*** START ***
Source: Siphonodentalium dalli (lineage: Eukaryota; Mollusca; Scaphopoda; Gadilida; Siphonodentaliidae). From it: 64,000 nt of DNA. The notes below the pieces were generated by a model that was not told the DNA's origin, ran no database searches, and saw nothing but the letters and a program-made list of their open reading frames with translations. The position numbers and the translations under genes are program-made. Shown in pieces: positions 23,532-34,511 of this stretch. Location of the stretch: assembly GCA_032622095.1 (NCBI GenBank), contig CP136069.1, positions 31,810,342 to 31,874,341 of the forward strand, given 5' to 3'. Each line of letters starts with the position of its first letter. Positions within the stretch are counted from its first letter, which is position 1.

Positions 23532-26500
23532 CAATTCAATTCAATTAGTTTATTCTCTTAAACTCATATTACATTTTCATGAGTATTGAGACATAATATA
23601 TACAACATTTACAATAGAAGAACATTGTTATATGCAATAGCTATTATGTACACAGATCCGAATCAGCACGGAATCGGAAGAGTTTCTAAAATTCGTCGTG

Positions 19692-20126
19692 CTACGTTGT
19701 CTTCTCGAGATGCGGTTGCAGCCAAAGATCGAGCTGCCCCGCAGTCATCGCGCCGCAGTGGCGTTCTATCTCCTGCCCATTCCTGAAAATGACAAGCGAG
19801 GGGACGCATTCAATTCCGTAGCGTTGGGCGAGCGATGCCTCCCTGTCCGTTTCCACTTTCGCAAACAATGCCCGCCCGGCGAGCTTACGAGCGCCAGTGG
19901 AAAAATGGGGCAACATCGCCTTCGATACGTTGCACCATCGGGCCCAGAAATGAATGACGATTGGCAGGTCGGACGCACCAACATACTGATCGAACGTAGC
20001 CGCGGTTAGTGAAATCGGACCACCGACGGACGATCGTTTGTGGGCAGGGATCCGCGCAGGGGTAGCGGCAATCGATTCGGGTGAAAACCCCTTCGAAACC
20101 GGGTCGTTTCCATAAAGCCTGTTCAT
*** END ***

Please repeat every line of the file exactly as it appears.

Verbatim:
Source: Siphonodentalium dalli (lineage: Eukaryota; Mollusca; Scaphopoda; Gadilida; Siphonodentaliidae). From it: 64,000 nt of DNA. The notes below the pieces were generated by a model that was not told the DNA's origin, ran no database searches, and saw nothing but the letters and a program-made list of their open reading frames with translations. The position numbers and the translations under genes are program-made. Shown in pieces: positions 23,532-34,511 of this stretch. Location of the stretch: assembly GCA_032622095.1 (NCBI GenBank), contig CP136069.1, positions 31,810,342 to 31,874,341 of the forward strand, given 5' to 3'. Each line of letters starts with the position of its first letter. Positions within the stretch are counted from its first letter, which is position 1.

Positions 23532-26500
23532 CAATTCAATTCAATTAGTTTATTCTCTTAAACTCATATTACATTTTCATGAGTATTGAGACATAATATA
23601 TACAACATTTACAATAGAAGAACATTGTTATATGCAATAGCTATTATGTACACAGATCCGAATCAGCACGGAATCGGAAGAGTTTCTAAAATTCGTCGTG

Positions 19692-20126
19692 CTACGTTGT
19701 CTTCTCGAGATGCGGTTGCAGCCAAAGATCGAGCTGCCCCGCAGTCATCGCGCCGCAGTGGCGTTCTATCTCCTGCCCATTCCTGAAAATGACAAGCGAG
19801 GGGACGCATTCAATTCCGTAGCGTTGGGCGAGCGATGCCTCCCTGTCCGTTTCCACTTTCGCAAACAATGCCCGCCCGGCGAGCTTACGAGCGCCAGTGG
19901 AAAAATGGGGCAACATCGCCTTCGATACGTTGCACCATCGGGCCCAGAAATGAATGACGATTGGCAGGTCGGACGCACCAACATACTGATCGAACGTAGC
20001 CGCGGTTAGTGAAATCGGACCACCGACGGACGATCGTTTGTGGGCAGGGATCCGCGCAGGGGTAGCGGCAATCGATTCGGGTGAAAACCCCTTCGAAACC
20101 GGGTCGTTTCCATAAAGCCTGTTCAT